Is there any known lower bound on the complexity of subset sum problem? For example, could it be solved in linear time using logarithmic space?


No such bound is known; for all we know, it may be possible to solve it in linear time. In fact, for all we know, there might be an algorithm for it that uses $O(\log(n))$ space on its work tape.

We know one thing: There is not an algorithm which uses both linear time and logarithmic space. That is, there is a time-space lower bound! A Subset Sum instance of size $n$ can be reduced to a 3SAT instance of size $O(n^2)$ (perhaps there is a better reduction), and for 3SAT, we know that, if $t(t+s)<2$, then

$$3SAT \not\in TiSp\left(n^{t},n^{s}\right) $$

With $TiSp(t(n),s(n))$ the class of problems solvable in $O(t(n))$ time and $O(s(n))$ space. This is not the strictest bound, see Computational Complexity: A Modern Approach for more details.

But that still leaves open whether there is an algorithm which uses $O(n)$ time and $O(n)$ space. (Of course, the non-deterministic time hierarchy theorem tells us that for every $t(n)\in poly(n)$, there is a problem $L\in NP$ which provably requires $\Omega(t(n))$ time, the question is whether the subset sum problem is one of them.)

So yeah, that bound is not great. It's not the bound we deserve, but it is the bound we have right now.

  • $\begingroup$ First, the reduction should be from 3SAT, not to 3SAT. Second, if the reduction costs $O(n^2)$ then there's no guarantee that subset sum problem needs less than $O(n^2)$ time, and thus, this time-space lower bound (which is less than $O(n^2)$) does not hold in my opinion. Am I wrong? $\endgroup$ – Dudi Frid Apr 17 '17 at 18:00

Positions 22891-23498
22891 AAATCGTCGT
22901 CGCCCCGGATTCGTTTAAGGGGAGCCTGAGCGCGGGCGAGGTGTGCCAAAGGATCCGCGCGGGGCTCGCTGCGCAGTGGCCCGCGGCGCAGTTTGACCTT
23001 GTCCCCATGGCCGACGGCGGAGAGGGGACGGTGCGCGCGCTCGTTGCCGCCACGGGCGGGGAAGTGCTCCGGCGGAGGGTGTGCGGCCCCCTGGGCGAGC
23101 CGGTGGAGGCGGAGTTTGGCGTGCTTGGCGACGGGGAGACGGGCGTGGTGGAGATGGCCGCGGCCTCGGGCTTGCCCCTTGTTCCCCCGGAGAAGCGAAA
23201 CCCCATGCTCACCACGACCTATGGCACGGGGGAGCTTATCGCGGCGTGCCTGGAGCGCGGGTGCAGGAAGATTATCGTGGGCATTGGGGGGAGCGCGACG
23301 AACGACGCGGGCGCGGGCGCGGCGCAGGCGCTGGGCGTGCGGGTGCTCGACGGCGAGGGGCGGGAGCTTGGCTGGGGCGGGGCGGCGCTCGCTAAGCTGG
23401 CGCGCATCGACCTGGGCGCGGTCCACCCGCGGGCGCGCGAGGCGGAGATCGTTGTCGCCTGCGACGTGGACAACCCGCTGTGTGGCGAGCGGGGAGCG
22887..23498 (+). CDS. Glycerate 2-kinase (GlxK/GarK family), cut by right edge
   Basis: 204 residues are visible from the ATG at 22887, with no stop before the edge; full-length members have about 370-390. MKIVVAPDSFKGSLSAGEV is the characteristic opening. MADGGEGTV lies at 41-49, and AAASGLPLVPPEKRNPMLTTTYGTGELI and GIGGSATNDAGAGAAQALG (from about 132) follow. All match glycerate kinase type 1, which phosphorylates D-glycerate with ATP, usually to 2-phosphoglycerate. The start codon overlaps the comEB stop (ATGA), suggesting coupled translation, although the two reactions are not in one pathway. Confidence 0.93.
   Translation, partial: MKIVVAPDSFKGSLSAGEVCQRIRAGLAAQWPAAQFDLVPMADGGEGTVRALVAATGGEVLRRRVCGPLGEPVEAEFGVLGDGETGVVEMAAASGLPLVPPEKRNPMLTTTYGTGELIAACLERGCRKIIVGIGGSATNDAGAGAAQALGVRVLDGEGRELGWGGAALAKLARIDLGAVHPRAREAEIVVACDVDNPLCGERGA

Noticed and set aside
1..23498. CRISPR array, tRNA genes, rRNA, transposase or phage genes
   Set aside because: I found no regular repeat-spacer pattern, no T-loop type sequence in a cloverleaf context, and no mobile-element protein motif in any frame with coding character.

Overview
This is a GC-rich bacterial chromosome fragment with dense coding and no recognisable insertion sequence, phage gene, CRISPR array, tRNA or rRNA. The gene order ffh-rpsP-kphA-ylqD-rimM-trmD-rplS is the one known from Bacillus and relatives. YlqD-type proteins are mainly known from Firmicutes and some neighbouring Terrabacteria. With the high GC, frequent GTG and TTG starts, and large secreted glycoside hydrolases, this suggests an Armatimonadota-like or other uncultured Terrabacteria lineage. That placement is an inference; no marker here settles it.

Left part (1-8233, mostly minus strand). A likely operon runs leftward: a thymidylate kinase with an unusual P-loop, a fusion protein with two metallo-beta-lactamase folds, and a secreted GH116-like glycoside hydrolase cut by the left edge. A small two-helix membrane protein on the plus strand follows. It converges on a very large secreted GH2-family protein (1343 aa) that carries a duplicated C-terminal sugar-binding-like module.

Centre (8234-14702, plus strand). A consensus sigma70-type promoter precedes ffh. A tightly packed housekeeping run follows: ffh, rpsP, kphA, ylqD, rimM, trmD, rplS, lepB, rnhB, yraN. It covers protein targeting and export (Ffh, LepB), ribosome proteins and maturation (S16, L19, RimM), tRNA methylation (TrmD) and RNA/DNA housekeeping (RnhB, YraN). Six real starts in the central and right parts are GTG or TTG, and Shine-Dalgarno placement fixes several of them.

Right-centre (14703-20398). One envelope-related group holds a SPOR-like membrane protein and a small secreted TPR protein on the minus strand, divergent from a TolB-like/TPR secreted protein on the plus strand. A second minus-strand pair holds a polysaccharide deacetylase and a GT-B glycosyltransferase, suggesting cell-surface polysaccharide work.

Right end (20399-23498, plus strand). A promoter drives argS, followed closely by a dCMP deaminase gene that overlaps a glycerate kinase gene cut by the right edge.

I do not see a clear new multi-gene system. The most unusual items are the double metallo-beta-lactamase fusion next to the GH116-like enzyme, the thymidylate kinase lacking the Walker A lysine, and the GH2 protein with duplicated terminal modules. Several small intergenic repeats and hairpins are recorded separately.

• $\begingroup$ @DudiFrid. You're absolutely right. The lower-bound still holds; the theorem is $NTime(n)\not\subseteq TiSp(n^t,n^s)$, but the proof as it stands now has elementary errors. I'll fix them, thanks! $\endgroup$ – Lieuwe Vinkhuijzen Apr 17 '17 at 18:19
  • 1
    $\begingroup$ you still didn't fix the answer. Could you please do it? $\endgroup$ – Dudi Frid Apr 22 '17 at 12:40
  • 1
    $\begingroup$ Would you like to fix the errors you've mentioned? $\endgroup$ – Dudi Frid Apr 23 '17 at 18:31

Your Answer

By clicking “Post Your Answer”, you agree to our terms of service, privacy policy and cookie policy

Not the answer you're looking for? Browse other questions tagged or ask your own question.